We are all potential Buddhas. Buddha is not a name or even an identity. It means to be awake. It does not mean to be perfect but to be unfailingly aware of one's inability to know everything. One cannot hope to become a Buddha by aspiring with one's ego. Recognizing that the ego has very limited uses, and that attaining enlightenment is not one of them, is a good first step toward enlightenment.

Most importantly, Buddha is not the Buddhist God. This messaage is for all you, almost intelligent Protestants out there. The reason you see the happy fat man so often is because people like rubbing his head/stomache and making a wish... Not for the owners to bow down and pray to.

The historical Buddha, (Sakyamuni Buddha) is long gone, but his Teachings remain. A Buddha statue or rupa (meaning "form") is a representation of someone sitting in zazen which requires an aligned posture.

There are different kinds of rupas, meant to be used in different ways. For example, a rupa that seems to be leaning forward and has a slight smile is meant to be placed on a high shelf from which he can smile down beneficently on whoever happens to glance up. A Buddha with a very straight back is meant to be viewed at eye-level.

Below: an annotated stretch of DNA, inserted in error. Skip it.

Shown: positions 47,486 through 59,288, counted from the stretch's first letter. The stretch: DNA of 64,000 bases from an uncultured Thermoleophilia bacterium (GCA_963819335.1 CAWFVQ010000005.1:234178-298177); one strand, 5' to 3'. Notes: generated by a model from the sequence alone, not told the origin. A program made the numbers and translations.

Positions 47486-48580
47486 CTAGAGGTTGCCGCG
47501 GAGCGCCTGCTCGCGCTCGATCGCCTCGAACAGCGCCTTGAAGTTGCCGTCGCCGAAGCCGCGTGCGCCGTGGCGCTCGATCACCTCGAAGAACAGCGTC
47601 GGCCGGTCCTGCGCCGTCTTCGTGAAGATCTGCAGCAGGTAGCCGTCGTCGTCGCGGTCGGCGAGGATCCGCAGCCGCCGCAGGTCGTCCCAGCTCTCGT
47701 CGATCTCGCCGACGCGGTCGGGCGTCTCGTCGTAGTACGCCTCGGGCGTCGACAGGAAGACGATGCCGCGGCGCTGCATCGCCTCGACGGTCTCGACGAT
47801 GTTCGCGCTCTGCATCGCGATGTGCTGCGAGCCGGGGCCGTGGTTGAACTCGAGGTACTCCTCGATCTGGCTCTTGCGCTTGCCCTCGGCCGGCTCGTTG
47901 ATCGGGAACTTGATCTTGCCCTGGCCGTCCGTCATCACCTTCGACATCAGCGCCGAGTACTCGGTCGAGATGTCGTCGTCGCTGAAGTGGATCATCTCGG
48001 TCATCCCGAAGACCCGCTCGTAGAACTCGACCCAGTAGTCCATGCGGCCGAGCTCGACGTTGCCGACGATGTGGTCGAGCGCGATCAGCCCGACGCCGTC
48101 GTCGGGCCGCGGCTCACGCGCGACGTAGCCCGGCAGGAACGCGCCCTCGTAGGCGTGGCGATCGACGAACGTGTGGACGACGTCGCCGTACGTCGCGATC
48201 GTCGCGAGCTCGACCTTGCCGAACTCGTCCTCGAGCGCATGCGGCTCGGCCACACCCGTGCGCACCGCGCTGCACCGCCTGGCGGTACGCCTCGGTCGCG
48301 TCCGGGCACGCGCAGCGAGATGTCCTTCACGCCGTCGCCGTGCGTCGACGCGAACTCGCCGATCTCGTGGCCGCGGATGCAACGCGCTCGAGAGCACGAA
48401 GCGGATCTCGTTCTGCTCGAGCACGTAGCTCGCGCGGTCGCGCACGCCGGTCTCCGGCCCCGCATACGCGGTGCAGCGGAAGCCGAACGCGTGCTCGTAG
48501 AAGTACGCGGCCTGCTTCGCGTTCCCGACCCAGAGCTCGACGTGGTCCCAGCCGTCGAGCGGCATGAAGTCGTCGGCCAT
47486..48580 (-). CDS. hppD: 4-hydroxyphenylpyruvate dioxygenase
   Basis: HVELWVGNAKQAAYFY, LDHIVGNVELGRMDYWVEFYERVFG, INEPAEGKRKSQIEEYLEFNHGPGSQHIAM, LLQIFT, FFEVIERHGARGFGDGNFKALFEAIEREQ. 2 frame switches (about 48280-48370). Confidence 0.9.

The pot-bellied "Buddhas" one sees in novelty shops and such are styled after Butei (Hotei in Japanese) , central figure of a koan, a monk who travelled with a bag of goodies slung over his shoulder, the contents of which he would spread out on the ground to delight others. "Butei's bag was almost as big as his belly." He carried bits of glass, stones, shiny things that children love. Somehow he became interchangeable with Sakyamuni Buddha in the minds of many western people. Both Sakyamuni Buddha and Butei would have objected to this most vehemently.

In Chinese folk culture, Butei was conflated with Maitreya, the coming Buddha, come down to Saha (Endurance), this world, to check things out. But Butei is usually shown with just a bag and perhaps a staff. Maitreya is shown sprawled on the ground, covered with laughing children.

Poor Butei, born centuries after the death of Sakyamuni Buddha, has even turned up in recent years as the Buddha mascot of a football team. Not that he would necessarily have had anything against football, but don't try to force him to choose sides. He wasn't into winning or losing. And besides which, he wasn't who they thought he was......

In some places, people pour tea over a statue of the baby Buddha at a certain time of year. I don't think there is a baby anything, anywhere, who would enjoy this, but that's just my opinion.

Representations of the Buddha vary according to the culture and country in which they were made. Some look reasonably human. Some have such distorted proportions that they are really quite heinous to look upon. Like the ones with the knobs on their heads, huge hands and feet and a 17 inch waist. I mean, c'mon now......Without going into a lot of history, there are different beliefs about what the Buddha looked like and why.

I much prefer the simplicity of rupas that look human and sit up straight.